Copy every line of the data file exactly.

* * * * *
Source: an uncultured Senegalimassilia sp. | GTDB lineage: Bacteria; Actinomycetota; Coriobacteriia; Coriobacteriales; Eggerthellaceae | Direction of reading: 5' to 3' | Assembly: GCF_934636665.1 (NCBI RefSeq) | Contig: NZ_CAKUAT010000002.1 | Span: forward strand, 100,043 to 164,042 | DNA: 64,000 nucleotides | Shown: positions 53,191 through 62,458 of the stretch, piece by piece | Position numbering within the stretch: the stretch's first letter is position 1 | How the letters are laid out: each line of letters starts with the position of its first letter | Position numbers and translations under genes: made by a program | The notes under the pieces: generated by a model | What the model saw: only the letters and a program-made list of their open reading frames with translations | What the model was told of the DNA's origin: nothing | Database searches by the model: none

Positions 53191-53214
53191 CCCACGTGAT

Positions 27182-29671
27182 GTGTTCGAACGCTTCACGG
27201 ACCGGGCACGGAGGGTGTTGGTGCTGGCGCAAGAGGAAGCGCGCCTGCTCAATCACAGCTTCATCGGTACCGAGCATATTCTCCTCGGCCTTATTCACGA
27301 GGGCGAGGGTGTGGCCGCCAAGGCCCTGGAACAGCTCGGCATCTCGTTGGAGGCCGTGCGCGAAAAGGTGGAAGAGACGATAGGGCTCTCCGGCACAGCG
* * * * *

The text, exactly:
Source: an uncultured Senegalimassilia sp. | GTDB lineage: Bacteria; Actinomycetota; Coriobacteriia; Coriobacteriales; Eggerthellaceae | Direction of reading: 5' to 3' | Assembly: GCF_934636665.1 (NCBI RefSeq) | Contig: NZ_CAKUAT010000002.1 | Span: forward strand, 100,043 to 164,042 | DNA: 64,000 nucleotides | Shown: positions 53,191 through 62,458 of the stretch, piece by piece | Position numbering within the stretch: the stretch's first letter is position 1 | How the letters are laid out: each line of letters starts with the position of its first letter | Position numbers and translations under genes: made by a program | The notes under the pieces: generated by a model | What the model saw: only the letters and a program-made list of their open reading frames with translations | What the model was told of the DNA's origin: nothing | Database searches by the model: none

Positions 53191-53214
53191 CCCACGTGAT

Positions 27182-29671
27182 GTGTTCGAACGCTTCACGG
27201 ACCGGGCACGGAGGGTGTTGGTGCTGGCGCAAGAGGAAGCGCGCCTGCTCAATCACAGCTTCATCGGTACCGAGCATATTCTCCTCGGCCTTATTCACGA
27301 GGGCGAGGGTGTGGCCGCCAAGGCCCTGGAACAGCTCGGCATCTCGTTGGAGGCCGTGCGCGAAAAGGTGGAAGAGACGATAGGGCTCTCCGGCACAGCG